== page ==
May 18, 2014. 09:06 AM | 4 Likes Like |Link to Comment
  • Retail warning: Apparel sellers at ground zero of promotional frenzy [View news story]
    Must match this data against gift card purchases which are future sales - store sales plus gift card sales = holiday spending!
    Dec 23, 2013. 11:24 AM | 4 Likes Like |Link to Comment
  • Has Warren Buffett Nailed Another Market Top? [View article]
    Does valuation timing = large macro cycle timing? correlation, but not necessarily causation? I would assume so, since the two go hand in hand. However, buffet's behaviors indicate valuation timing, which one can infer long macro cycle timing into your portfolio behaviors. . .
    Sep 20, 2013. 03:46 PM | Likes Like |Link to Comment
  • J.C. Penney's Underlying Cash Burn Is Worse Than It Appears [View article]
    Common retail strategy is not to let any competitor have uncontested customer base. The more important point is if there is a significant retail company consolidation, JCP and including Bon Ton, and some of the other weaker retail companies, that puts direct pressure on the mall operators' profitability and occupancy results, evan Macy's not getting the growth at the same malls. . .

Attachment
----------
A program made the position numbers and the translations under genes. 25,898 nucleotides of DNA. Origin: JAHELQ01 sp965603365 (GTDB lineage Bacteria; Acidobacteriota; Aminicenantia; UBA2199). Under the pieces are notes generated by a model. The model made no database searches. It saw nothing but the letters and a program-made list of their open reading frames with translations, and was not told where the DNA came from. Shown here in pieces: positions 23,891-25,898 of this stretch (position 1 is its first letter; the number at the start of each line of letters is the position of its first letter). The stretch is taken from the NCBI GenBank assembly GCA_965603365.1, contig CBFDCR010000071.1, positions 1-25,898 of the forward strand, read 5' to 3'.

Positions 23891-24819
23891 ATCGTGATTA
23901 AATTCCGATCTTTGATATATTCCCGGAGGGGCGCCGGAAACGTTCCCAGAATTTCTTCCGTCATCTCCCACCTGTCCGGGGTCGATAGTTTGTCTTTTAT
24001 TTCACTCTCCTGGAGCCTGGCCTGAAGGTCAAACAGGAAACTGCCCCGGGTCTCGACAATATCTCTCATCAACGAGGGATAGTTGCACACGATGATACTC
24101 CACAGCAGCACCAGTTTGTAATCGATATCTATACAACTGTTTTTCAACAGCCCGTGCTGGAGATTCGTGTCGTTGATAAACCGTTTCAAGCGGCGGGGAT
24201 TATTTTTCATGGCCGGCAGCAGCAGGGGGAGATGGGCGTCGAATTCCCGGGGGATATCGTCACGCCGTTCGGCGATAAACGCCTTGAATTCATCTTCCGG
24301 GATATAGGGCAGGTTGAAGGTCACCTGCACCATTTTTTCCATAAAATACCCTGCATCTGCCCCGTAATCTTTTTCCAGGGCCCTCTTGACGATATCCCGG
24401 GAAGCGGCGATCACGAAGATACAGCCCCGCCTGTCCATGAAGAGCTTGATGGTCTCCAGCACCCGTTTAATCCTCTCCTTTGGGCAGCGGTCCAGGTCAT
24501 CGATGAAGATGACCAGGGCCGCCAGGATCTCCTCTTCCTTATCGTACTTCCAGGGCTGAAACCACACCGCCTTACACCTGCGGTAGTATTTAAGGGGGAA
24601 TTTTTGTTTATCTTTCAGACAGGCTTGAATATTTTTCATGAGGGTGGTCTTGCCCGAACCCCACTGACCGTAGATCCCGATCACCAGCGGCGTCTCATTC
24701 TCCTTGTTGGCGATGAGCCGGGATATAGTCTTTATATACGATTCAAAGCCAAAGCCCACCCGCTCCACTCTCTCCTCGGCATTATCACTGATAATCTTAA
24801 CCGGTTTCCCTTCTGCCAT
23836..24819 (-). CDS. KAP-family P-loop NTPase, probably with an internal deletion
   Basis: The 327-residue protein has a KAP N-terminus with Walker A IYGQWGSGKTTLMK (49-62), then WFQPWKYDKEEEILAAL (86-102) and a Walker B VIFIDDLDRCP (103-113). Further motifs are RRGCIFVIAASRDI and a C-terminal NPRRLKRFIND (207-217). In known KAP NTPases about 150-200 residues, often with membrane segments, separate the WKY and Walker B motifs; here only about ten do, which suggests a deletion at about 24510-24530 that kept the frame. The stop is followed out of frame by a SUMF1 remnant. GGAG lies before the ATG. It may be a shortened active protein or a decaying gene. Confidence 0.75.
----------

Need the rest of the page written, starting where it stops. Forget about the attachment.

there is a macro cascading effect here, and full disclosure I am short JCP looking for a good covering pricing. .
    Aug 30, 2013. 10:03 AM | Likes Like |Link to Comment
  • J.C. Penney's Underlying Cash Burn Is Worse Than It Appears [View article]
    Interesting observation on JCP and SHL, from an interview on CNBC, is that JCP and Sears have very, very similar customer demographics. Can both existing in the same location and both be strong? If JCP goes done, its a large portion on SPG SImon Properties tenant base. .

    Aug 28, 2013. 05:37 PM | Likes Like |Link to Comment